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Friday, 8 May 2015

Lives Lost by Britta Bolt

Lives Lost (Pieter Posthumus, #2)Lives Lost by Britta Bolt
My rating: 4 of 5 stars

I received this paperback from Hodder & Stoughton through the post.

I settled down to read this, its definitely a 'whodunnit'.

The start of the first few chapters suck you into the story right away.

Imagine yourself minding your own business, having a quiet little drink and then SCREAMING.....what on earth.

A few minutes later the owner of the guesthouse runs into the bar, one of the tenants have been murdered.

We meet Pieter Posthumus very early on, as the investigator to what has happened, he is the one who was sat at the bar quietly having his drink.

The owner of the guesthouse has been arrested. But that person seems an unlikely suspect.

As we plough on in the book we have a few twists that lead us to thinking one thing, but the ending is quite something else.

Its a very well written enjoyable read.

This book will be released around about 7th May so keep a look out for it.

The blog tour starts soon from the authors PA

Pieter Posthumus is enjoying a quiet drink in his favourite bar when the screaming starts. A minute later, the owner of the guesthouse next door rushes in: one of her tenants has been murdered.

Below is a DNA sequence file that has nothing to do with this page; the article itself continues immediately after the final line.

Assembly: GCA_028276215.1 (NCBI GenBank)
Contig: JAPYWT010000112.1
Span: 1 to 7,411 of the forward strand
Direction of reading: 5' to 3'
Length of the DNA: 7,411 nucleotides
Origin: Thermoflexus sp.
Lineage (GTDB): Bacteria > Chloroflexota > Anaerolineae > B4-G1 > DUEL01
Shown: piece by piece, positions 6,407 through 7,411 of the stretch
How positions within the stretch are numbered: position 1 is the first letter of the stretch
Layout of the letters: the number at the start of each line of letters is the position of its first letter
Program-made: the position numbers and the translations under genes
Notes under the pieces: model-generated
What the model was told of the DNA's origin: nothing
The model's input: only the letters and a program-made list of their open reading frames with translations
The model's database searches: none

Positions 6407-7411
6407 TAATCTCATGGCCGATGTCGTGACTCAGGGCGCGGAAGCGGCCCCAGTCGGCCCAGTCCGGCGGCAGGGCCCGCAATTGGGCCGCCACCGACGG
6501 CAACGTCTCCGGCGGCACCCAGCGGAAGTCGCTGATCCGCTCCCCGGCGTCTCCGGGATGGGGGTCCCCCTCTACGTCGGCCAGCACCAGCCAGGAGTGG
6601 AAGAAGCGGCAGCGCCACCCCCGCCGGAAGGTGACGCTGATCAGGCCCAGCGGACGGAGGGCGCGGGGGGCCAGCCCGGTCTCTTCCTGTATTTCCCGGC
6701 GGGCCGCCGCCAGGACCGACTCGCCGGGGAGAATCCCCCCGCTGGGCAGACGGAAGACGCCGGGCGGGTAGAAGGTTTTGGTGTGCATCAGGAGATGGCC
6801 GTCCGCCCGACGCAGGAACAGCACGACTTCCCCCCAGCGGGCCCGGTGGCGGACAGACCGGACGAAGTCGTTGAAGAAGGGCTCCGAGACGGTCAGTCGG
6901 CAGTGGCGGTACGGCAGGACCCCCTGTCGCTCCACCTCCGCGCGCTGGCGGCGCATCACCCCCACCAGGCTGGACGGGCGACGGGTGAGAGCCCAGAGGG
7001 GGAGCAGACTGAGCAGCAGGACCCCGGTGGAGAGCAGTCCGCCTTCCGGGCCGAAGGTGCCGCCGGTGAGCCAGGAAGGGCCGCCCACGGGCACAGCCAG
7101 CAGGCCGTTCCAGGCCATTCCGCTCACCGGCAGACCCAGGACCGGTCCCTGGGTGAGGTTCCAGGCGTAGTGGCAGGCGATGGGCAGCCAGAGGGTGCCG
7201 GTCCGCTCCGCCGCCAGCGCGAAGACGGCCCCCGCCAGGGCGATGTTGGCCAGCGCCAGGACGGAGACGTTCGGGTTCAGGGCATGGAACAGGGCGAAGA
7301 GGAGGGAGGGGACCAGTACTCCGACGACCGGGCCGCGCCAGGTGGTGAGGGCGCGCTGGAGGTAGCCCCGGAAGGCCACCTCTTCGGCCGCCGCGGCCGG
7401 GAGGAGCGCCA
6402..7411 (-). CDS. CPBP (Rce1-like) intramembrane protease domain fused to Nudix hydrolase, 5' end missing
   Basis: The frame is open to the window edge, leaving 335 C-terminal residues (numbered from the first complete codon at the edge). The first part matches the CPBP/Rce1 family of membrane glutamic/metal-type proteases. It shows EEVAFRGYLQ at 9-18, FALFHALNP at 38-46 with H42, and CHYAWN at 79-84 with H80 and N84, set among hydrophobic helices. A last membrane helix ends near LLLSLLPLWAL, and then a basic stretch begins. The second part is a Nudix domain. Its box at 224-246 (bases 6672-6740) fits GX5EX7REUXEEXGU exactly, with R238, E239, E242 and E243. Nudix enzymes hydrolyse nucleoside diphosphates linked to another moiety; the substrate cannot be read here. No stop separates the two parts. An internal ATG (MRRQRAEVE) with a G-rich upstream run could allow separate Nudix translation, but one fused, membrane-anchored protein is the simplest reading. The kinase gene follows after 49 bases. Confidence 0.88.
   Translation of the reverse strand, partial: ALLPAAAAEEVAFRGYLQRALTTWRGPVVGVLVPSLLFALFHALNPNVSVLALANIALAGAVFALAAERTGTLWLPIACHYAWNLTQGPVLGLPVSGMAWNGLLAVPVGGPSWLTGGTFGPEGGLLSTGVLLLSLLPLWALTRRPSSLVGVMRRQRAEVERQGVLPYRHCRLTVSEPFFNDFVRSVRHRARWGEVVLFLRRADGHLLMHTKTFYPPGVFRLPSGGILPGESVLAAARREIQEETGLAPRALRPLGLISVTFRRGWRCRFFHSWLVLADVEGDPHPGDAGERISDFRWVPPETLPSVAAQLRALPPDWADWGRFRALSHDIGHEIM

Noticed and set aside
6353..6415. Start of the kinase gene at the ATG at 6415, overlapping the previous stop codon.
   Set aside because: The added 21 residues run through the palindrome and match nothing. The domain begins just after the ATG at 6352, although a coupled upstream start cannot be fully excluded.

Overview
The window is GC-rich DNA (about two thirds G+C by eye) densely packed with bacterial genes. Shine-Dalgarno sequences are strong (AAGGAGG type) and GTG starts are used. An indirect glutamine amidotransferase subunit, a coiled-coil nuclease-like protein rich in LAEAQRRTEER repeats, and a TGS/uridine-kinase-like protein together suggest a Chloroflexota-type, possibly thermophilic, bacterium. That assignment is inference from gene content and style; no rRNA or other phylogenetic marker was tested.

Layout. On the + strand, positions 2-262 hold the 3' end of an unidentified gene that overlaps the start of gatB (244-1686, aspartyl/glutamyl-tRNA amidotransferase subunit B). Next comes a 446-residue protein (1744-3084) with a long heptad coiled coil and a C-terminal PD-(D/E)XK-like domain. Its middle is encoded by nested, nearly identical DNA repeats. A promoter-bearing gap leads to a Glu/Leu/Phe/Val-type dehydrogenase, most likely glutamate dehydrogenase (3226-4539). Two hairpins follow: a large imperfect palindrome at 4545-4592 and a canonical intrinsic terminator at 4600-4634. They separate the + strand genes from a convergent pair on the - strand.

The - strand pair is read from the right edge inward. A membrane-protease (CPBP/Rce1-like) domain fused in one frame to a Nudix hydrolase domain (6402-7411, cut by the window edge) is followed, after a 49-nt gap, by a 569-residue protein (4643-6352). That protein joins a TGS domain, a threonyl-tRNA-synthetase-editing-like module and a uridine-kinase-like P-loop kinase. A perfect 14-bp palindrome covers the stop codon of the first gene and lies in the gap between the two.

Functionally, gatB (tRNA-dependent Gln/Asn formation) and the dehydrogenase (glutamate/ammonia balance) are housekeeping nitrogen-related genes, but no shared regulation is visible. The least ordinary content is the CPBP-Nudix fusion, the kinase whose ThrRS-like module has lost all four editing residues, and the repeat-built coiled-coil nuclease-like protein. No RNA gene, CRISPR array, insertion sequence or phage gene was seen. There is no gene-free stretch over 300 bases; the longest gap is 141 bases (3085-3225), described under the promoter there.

Marloes, the guesthouse owner, is an odd but kind soul. Posthumus cannot believe it when she is arrested – for both her tenant Zig’s murder and another death years before. He knows there are questions unanswered: what is the link between the two cases? Why are people so keen to think Marloes is guilty? And why did Zig paint just one picture every year – a copy of a Dutch master, but with one peculiar twist?

As his investigation progresses, he comes to see that a few minutes can mean all the difference in the world: between saving a life and taking one; between innocence and guilt. And that sometimes asking questions leads to a truth that’s hard to bear


Posthumus Blog: De Dolle Hond
So much in our books happens at De Dolle Hond, the very traditional Amsterdam café owned by Pieter Posthumus’s former girlfriend Anna de Vries. It has been in her family for generations. The name translates as ‘The Mad Dog’, and (in the books) the café is over 400 years old. There are cafés with such odd, ancient names all round town – such as In ’t Aepjen (‘In the Apes’), so named for the monkeys skint sailors used to leave behind as payment when the building was an inn, back in the Golden Age. The Dutch still have a saying that one is ‘in de aap gelogeerd’ (lodging in the ape), which comes from this. Maye one day we’ll invent a contemporary saying that derives from De Dolle Hond. Burt the real-life model for De Dolle Hond is not In ’t Aepjen, but a bar round the corner called The Old Nickel. The real-life bar is only around 100 years old, but you’d recognise it from descriptions in the book, from the bric-a-brac, Delft vases and carvings along the wainscot (fake in reality but antique in the books). Like De Dolle Hond, The Old Nickel has live music (though of a very different sort), and a board covered with badges and medals beside the bar, but upstairs is a hotel. In the books, Anna lives upstairs…and De Dolle Hond is rather more upmarket than The Old Nickel.

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